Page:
One of the difficulties of my profession is that my patients cannot speak to me. I (Perry Jameson) totally depend on Mom and Dad to describe symptoms.

For certain problems, parents can get so worried and emotional that it clouds their description. One of the more difficult problems to differentiate is the difference between syncope and a seizure.

Syncope is basically a fainting spell and indicates disruption of oxygen supply to the brain. It usually results from a cardiovascular problem that interrupts the delivery of enough oxygenated blood to maintain brain function.

Seizures are caused by either primary brain disease or metabolic disease, which alters brain function.

Primary brain diseases, which may cause seizures, are tumors, inflammation, strokes and trauma. Metabolic causes are problems such as low blood sugar, low blood calcium and liver failure.

A classic syncopal episode is similar to when you or I faint. Usually, people are completely normal prior to the event; they collapse, lose consciousness and are limp. In pets, they are often associated with sudden activity or excitement. Most dogs and cats recover quickly and return to normal within minutes, if not right away.

During a classic seizure, most pets will fall onto their sides, have increased muscle tone and rhythmic muscle contractions, lose consciousness and may urinate and defecate. Often there will be a pre-seizure change in behavior called an aura. Most parents learn to recognize this as an indication a seizure is imminent. Many seizures also are followed by a period of disorientation that may last for minutes, hours or even days.

The difficulty occurs when either the patient does not have a classical seizure or syncopal episode. Also, parents may not observe enough detail to make it easy to differentiate. I was reminded of the difficulty making this distinction last week by Sandy.

She is an 11-year-old Chihuahua whom I had seen one month earlier. I had diagnosed a condition called Cushing’s disease, which is where the adrenal glands are producing too much of their normal hormones. She had the classic symptoms of excessive thirst, increased urination, crazy appetite and hair loss. We started her on therapy and she responded well.

Until Mom called me two weeks later to report an “episode.” While drinking water, she had vocalized, fallen on her side and was limp. Mom was so shaken she could not tell me whether it lasted 30 seconds or 10 minutes. She could not tell me whether Sandy had any muscle activity during the episode. She thought Sandy was “off” for about an hour following the event.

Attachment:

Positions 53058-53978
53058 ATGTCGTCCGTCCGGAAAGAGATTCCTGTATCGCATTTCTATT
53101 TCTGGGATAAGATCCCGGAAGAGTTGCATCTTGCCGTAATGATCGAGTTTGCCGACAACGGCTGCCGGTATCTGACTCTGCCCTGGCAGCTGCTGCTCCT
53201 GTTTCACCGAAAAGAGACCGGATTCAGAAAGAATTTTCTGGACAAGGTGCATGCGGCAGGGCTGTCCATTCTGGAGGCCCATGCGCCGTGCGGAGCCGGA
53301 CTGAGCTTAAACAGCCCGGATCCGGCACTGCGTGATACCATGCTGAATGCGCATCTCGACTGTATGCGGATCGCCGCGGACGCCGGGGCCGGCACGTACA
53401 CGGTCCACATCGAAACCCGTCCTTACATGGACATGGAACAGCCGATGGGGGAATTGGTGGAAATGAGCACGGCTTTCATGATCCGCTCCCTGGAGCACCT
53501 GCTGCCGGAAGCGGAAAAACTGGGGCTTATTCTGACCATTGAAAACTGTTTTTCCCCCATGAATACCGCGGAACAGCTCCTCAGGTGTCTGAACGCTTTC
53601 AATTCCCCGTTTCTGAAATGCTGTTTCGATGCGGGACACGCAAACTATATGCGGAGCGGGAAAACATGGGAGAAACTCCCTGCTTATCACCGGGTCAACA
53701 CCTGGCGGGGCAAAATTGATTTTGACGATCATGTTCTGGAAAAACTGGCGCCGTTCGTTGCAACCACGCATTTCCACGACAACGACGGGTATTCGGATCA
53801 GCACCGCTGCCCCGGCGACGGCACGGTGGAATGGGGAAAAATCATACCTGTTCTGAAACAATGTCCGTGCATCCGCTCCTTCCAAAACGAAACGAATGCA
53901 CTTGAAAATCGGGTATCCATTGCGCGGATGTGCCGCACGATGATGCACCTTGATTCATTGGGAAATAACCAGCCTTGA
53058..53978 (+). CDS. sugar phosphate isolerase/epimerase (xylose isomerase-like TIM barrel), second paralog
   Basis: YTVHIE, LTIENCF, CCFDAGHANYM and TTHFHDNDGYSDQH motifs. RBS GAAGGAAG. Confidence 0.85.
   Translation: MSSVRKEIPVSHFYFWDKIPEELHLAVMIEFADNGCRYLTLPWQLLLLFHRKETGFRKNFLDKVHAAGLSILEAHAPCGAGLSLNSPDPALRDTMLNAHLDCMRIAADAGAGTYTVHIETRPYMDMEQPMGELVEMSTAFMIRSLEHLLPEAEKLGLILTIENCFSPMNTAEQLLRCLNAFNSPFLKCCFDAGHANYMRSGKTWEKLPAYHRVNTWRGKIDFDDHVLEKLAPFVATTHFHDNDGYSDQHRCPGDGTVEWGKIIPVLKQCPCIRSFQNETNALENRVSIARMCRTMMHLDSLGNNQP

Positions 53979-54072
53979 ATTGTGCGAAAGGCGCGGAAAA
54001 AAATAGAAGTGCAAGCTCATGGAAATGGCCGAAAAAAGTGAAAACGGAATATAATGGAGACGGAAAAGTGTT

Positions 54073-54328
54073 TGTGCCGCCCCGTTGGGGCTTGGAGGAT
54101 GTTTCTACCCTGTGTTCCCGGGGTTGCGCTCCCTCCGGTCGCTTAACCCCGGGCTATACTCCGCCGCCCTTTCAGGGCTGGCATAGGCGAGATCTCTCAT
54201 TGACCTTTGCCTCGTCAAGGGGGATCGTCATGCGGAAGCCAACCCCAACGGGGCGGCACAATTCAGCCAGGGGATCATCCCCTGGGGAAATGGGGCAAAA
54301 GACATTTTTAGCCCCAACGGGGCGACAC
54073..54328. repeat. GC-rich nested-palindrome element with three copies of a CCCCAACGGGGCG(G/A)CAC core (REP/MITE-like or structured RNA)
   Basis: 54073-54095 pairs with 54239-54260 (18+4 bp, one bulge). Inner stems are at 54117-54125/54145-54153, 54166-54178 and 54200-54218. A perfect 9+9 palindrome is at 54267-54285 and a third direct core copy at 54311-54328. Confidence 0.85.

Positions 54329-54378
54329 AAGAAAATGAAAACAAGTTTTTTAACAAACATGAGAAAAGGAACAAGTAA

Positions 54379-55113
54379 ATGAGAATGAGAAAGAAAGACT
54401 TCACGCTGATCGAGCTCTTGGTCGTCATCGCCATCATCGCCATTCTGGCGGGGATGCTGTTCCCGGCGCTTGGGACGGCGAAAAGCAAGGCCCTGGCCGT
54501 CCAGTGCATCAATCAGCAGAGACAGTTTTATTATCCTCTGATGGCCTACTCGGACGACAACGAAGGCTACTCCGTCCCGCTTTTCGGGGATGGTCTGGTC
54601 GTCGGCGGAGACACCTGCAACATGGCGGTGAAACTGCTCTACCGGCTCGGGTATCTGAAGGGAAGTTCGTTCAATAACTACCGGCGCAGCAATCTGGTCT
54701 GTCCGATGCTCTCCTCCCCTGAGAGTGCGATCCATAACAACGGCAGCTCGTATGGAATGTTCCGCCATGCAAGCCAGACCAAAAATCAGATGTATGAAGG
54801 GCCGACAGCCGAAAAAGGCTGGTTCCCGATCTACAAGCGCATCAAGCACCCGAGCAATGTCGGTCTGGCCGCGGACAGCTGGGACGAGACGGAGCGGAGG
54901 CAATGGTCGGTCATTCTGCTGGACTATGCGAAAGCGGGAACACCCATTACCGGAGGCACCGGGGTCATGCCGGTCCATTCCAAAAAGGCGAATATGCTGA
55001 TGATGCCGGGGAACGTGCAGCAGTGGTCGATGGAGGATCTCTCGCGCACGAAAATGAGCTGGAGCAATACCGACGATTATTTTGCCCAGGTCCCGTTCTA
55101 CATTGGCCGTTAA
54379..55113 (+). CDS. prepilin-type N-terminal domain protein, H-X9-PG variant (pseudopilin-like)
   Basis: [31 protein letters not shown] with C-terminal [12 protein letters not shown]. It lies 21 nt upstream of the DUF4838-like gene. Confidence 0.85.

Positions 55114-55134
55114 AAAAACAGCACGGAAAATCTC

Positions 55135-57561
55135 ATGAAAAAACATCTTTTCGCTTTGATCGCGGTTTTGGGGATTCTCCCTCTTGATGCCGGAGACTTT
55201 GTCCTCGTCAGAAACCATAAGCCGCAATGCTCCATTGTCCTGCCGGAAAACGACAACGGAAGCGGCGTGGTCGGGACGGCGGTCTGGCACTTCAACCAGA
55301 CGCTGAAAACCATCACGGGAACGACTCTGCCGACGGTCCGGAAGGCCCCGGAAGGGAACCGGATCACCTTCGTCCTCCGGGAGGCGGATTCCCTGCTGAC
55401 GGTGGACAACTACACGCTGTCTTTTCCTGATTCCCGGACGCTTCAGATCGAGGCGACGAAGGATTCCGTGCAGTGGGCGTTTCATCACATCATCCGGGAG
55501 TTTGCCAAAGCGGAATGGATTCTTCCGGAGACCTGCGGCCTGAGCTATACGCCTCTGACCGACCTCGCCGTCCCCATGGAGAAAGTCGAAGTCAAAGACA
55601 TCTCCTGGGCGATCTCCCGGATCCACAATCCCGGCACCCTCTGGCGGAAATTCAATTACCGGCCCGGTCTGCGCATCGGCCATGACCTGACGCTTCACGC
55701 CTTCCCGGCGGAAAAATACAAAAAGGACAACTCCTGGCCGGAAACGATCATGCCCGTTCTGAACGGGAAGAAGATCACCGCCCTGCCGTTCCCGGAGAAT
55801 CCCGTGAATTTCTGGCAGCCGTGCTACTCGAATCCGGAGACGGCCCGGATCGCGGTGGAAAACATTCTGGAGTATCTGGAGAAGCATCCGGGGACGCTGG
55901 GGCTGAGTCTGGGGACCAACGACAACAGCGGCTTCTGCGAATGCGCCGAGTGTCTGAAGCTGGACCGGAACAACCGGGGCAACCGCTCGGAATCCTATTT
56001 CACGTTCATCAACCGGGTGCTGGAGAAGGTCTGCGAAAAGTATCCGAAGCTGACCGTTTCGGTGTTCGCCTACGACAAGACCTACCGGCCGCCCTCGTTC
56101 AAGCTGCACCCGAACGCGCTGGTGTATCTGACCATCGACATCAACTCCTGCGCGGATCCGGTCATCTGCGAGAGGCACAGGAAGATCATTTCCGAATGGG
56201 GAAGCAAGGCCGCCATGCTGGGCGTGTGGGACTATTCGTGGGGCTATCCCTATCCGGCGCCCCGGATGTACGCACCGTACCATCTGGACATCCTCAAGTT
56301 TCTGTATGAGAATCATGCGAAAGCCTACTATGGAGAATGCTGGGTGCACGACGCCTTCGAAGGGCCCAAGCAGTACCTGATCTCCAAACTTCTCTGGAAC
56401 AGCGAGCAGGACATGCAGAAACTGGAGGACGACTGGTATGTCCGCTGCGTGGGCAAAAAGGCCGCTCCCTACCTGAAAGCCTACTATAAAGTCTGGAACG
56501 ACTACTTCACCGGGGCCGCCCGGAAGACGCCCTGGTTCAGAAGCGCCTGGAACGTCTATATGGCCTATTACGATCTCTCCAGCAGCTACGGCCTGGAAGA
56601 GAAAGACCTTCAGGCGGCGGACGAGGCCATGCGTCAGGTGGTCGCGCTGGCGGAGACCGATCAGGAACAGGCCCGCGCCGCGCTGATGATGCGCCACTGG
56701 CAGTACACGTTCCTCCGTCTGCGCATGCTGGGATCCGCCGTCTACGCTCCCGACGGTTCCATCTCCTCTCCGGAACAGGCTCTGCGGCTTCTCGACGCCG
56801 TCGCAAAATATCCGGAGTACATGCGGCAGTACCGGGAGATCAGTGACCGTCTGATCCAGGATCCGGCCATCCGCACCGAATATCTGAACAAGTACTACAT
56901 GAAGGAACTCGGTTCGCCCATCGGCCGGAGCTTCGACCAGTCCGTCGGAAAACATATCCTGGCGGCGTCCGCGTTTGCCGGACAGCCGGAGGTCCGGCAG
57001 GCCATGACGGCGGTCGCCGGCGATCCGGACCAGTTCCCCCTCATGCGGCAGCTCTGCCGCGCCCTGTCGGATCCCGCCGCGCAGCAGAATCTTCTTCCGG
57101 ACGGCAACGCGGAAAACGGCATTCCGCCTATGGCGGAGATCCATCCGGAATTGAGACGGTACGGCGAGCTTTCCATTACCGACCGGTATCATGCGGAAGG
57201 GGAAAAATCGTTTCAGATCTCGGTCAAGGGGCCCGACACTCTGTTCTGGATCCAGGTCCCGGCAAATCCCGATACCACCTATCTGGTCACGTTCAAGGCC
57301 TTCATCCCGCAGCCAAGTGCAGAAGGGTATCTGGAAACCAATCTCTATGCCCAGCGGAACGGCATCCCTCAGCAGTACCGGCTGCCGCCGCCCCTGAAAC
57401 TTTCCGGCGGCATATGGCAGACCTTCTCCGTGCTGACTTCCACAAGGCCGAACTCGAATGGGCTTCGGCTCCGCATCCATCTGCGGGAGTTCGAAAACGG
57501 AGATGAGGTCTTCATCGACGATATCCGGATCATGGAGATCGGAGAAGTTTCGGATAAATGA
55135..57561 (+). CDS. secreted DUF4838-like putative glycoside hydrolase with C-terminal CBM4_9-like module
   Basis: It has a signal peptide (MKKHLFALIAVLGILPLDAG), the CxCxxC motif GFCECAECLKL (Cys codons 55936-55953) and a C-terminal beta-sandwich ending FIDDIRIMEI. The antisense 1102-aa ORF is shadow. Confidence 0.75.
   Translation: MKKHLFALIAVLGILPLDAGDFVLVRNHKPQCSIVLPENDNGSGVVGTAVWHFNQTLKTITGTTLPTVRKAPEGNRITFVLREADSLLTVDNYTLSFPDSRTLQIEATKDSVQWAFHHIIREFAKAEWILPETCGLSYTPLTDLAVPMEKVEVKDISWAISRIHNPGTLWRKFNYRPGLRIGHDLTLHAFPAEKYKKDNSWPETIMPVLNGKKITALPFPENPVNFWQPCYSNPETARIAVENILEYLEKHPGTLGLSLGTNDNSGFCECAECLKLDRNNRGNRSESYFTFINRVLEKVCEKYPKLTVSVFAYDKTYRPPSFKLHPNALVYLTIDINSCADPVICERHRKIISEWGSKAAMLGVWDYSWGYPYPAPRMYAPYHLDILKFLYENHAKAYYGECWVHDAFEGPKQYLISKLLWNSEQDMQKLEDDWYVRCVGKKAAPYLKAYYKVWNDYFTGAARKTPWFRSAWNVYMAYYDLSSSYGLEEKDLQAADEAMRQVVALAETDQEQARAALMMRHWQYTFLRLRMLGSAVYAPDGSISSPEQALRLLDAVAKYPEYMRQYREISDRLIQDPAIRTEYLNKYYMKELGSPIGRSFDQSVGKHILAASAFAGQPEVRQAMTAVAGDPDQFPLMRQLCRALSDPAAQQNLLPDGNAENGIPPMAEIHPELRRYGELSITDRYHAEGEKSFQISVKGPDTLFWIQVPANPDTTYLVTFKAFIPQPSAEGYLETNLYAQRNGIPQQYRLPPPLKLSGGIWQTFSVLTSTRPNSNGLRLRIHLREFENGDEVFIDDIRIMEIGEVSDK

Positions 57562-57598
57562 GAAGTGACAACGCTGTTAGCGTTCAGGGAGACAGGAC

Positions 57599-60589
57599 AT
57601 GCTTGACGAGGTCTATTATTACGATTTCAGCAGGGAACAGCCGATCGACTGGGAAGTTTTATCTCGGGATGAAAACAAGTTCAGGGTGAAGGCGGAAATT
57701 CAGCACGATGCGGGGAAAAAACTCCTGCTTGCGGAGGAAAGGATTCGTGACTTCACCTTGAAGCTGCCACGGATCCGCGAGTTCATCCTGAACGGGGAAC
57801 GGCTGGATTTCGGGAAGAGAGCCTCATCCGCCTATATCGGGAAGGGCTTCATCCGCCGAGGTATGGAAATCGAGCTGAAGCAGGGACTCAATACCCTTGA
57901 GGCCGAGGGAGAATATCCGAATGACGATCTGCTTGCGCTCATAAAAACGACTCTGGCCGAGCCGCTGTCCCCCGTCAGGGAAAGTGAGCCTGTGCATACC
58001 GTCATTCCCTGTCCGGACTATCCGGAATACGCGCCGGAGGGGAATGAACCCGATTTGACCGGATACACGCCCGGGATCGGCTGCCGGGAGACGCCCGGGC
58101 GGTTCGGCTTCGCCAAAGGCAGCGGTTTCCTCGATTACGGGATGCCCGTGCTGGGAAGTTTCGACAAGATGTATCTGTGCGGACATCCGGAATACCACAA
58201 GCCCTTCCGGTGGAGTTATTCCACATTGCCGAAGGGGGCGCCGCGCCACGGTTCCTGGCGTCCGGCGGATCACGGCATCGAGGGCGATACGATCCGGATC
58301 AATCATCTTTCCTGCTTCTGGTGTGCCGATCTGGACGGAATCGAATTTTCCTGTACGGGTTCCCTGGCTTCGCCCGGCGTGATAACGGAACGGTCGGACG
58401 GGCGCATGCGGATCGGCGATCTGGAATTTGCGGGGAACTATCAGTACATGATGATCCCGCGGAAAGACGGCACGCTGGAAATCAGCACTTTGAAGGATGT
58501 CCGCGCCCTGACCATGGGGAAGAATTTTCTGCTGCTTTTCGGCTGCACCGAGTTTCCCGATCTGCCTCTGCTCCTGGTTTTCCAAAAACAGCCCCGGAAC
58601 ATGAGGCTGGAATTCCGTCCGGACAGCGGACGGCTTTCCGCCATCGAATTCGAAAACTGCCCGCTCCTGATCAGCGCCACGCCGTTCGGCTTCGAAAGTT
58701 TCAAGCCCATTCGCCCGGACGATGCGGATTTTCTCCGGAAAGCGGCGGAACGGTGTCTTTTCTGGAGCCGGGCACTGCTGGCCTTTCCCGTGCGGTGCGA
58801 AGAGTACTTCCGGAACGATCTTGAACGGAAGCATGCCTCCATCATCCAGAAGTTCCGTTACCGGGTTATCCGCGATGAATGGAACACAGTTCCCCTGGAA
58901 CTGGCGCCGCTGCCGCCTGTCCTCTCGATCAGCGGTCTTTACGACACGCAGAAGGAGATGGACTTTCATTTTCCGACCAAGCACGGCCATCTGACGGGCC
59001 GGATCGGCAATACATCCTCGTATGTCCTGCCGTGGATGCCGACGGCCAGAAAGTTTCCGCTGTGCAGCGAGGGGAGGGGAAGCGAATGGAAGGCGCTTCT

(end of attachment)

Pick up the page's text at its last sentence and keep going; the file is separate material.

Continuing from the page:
Looking at her record, I had noted a heart murmur the last time we had evaluated her and figured she must have had a syncopal spell related to this.

Many small breed dogs will develop leaky heart valves as they age, and fainting can be a symptom. Pulmonary hypertension (high blood pressure in the lungs but not the rest of the body) is the common cause as it decreases the amount of blood the heart can pump forward, especially following a sudden increase in demand.

The next day, I performed an echo cardiogram but could not document disease significant enough to cause syncope. Blood tests also ruled out metabolic causes of seizures. Mom was worried it was the medications causing a seizure, and even though I had never noted this side effect before, I agreed we should stop as we investigated.

Stopping the medications did not help as she continued to have these spells. The other heart-related cause would be an arrhythmia where the heart beats too fast, erratically or stops altogether, temporarily. Even though not common in this breed, I hooked up a monitor to record her ECG over 24 hours. Once submitted, it takes one to three days to come back.

In the back of my mind, I still suspected pulmonary hypertension even though I could not document any on the echo cardiogram a second time. I started her on a low dose of sildenafil to treat this anyway while we waited for the results. I even had our neurologist look at Sandy to see if she thought it was an atypical seizure and should we do a trial of anti-seizure medication.

She said no to both seizures and medication.

Finally, the results returned and revealed Sandy was having prolonged pauses of her heart rate called sick sinus syndrome. This is where the heart’s own built-in pacemaker temporarily stops for several seconds so the heart does not beat. Since blood is not being pumped forward, the brain does not get oxygen and she passes out.

We will try medications to see if they help, but in the long term, most dogs require the placement of a pace maker. This will pace the heart during those pauses preventing her from fainting.

Syncope and seizure can be tough for us to figure out. Animal parents can help by being as detailed as possible in the description of the event and even better by making a recording of the event with a cellphone video.

Dr. Henri Bianucci and Dr. Perry Jameson are with Veterinary Specialty Care LLC. Send questions to petdocs@postandcourier.com.